Big East Championship

Manchester United vs. FC Barcelona match in #LevisStadium.
Image Credits: NextVR on Instagram

Are you all set with your Gear VR Headset? If not, then you better be. Hop on your couch, strap on your VR Gear, and fire up the app for NextVR. This way you’ll be able to enjoy watching the likes of Big East Tournament virtually inside the Madison Square Garden.

NextVR and Fox Sports are coming together to broadcast seven games for more than 15 hours in the format of 360-degree and virtual reality for the 2016 Big East Tournament.

While most of the giant players in the VR industry, for instance, HTC Vive, Oculus Rift, etc, are focusing on developing travel and gaming experiences, VR firm- NextVR, on the other hand, has devoted its massive VR resources for live sports events.

Both the companies have tied up for a five-year virtual reality partnership, and will offer live virtual reality streams of the three main levels- quarterfinal tournament, semi-final tournament, and final tournament of the championship, respectively. In total, over 15 hours of live VR coverage and 7 games will be live streamed for more than 3 days through the Fox Sports on the portal of NextVR.

This will be for the first time when a college-based basketball championship is going to be broadcasted live for the global audience base in virtual reality. The live streaming will be broadcasted on FS1, which is carried by Fox Sports at 5:30 P.M. ET on March 12.

When Live Sports Streaming Plunged into VR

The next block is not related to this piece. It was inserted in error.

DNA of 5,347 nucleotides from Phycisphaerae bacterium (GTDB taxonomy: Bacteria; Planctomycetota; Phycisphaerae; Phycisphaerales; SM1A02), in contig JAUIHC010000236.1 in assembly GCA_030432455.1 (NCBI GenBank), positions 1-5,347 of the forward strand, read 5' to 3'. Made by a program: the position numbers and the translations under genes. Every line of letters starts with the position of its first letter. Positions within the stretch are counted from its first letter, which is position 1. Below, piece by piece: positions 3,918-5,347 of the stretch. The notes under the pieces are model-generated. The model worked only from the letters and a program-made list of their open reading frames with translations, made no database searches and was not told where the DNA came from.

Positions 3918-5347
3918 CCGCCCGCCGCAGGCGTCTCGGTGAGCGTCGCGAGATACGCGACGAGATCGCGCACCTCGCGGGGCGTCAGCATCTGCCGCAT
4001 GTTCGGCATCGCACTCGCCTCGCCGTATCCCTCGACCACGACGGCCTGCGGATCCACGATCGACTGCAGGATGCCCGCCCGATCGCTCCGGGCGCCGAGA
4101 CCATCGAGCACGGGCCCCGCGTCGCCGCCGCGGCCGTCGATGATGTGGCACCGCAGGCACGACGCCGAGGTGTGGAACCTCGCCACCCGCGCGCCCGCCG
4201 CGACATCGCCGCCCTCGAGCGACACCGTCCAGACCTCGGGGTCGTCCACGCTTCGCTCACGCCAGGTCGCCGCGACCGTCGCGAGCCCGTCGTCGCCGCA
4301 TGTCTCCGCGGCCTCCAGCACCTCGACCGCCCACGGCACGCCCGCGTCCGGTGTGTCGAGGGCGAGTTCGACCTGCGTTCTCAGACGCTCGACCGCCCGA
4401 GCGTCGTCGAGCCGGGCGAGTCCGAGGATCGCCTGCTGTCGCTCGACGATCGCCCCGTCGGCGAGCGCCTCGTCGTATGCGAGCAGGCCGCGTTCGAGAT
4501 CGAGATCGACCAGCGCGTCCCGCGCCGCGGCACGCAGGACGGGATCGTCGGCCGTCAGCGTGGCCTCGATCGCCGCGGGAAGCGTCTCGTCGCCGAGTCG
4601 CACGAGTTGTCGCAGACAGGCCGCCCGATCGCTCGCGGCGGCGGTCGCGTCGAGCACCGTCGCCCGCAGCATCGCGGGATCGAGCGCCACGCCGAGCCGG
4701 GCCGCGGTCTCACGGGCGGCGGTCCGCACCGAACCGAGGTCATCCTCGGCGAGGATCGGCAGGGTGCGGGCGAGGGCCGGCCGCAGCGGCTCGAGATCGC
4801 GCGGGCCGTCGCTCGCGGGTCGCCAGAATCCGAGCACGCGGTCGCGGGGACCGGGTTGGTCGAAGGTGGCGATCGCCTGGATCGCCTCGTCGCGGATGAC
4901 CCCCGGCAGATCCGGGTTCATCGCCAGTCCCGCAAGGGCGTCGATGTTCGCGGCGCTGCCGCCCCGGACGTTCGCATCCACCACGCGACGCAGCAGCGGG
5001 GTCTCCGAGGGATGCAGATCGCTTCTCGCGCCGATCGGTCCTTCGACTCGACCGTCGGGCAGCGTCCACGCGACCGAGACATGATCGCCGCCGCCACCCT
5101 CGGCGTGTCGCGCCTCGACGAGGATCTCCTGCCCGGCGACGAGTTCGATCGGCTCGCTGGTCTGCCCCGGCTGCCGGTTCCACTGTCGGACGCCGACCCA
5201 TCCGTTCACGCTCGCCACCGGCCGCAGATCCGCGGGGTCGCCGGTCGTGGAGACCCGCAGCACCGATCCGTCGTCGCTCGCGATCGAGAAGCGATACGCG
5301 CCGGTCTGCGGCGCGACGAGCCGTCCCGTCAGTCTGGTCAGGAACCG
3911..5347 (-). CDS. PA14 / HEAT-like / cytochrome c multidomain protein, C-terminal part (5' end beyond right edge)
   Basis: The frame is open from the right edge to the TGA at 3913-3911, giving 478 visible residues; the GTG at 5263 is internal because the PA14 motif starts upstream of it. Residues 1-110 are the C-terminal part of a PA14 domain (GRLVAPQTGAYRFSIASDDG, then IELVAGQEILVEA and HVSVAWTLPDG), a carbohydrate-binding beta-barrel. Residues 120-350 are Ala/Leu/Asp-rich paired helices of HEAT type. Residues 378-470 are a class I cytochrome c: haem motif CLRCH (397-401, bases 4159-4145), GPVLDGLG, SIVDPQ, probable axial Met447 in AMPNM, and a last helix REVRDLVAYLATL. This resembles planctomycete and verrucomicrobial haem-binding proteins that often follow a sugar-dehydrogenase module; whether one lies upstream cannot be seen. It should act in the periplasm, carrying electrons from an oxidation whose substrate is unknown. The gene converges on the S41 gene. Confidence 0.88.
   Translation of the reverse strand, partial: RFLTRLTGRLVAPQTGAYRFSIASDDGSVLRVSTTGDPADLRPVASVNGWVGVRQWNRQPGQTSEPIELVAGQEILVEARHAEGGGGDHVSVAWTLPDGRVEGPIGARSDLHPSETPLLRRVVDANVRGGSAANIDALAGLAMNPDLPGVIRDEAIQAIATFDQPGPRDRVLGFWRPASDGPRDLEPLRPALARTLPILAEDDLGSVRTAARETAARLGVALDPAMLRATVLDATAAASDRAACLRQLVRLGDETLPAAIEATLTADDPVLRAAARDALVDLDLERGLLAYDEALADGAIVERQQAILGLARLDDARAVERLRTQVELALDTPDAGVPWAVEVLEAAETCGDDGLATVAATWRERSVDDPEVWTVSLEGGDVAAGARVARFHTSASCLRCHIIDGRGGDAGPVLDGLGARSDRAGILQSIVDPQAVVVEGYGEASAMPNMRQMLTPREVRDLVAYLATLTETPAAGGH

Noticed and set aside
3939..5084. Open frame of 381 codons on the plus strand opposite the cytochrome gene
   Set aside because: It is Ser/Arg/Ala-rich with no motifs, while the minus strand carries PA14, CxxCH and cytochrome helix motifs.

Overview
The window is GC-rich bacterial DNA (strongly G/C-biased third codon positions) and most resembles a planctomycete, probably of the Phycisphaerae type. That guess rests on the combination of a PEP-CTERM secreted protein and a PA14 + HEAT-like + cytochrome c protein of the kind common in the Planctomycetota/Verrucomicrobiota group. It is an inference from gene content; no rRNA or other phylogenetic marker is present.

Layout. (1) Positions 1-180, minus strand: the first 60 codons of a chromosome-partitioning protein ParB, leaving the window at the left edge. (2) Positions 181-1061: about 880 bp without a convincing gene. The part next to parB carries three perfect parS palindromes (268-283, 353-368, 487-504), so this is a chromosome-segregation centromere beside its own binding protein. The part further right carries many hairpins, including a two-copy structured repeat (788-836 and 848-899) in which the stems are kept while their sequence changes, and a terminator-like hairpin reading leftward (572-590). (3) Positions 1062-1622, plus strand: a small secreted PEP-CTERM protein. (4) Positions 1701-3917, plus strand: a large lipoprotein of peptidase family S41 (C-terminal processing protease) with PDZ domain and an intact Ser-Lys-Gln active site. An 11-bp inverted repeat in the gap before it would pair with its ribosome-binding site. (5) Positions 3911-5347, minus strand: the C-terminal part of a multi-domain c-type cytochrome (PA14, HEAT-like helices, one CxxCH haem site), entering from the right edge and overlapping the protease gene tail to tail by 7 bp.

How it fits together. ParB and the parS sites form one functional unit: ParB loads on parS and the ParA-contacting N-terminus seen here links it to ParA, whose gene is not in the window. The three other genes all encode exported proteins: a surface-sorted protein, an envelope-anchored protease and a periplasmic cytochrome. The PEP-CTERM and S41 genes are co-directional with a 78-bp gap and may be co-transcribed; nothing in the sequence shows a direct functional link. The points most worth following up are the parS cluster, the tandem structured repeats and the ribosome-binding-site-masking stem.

This isn’t the first time when NextVR and Fox Sports have played as VR teammates for live VR broadcasting of sports. The duo has introduced Boxing, Golf, and NASCAR to VR Gear already, but Big East Championship is a first.

Recently, users had a chance to experience the Super Bowl build-up by NextVR app, where the virtual reality company showcased footage, which was shot by them earlier that season during three games of the National Football League.

It was a highly appealing and impressive experience, where cameras by NextVR were placed at field level, placing the audience closer to the live action, although, it wasn’t live.

Also, Fox Sports and NextVR offered a short VR broadcast of the Daytona 500 that was followed by a broadcast of PBS, Premier Boxing Champions, and from Chambers Bay last year; it broadcasted the U.S. Open trial.

It will be highly interesting to note how VR experience will translate into a live broadcast for sports when the first quarterfinal tournament begins this Thursday.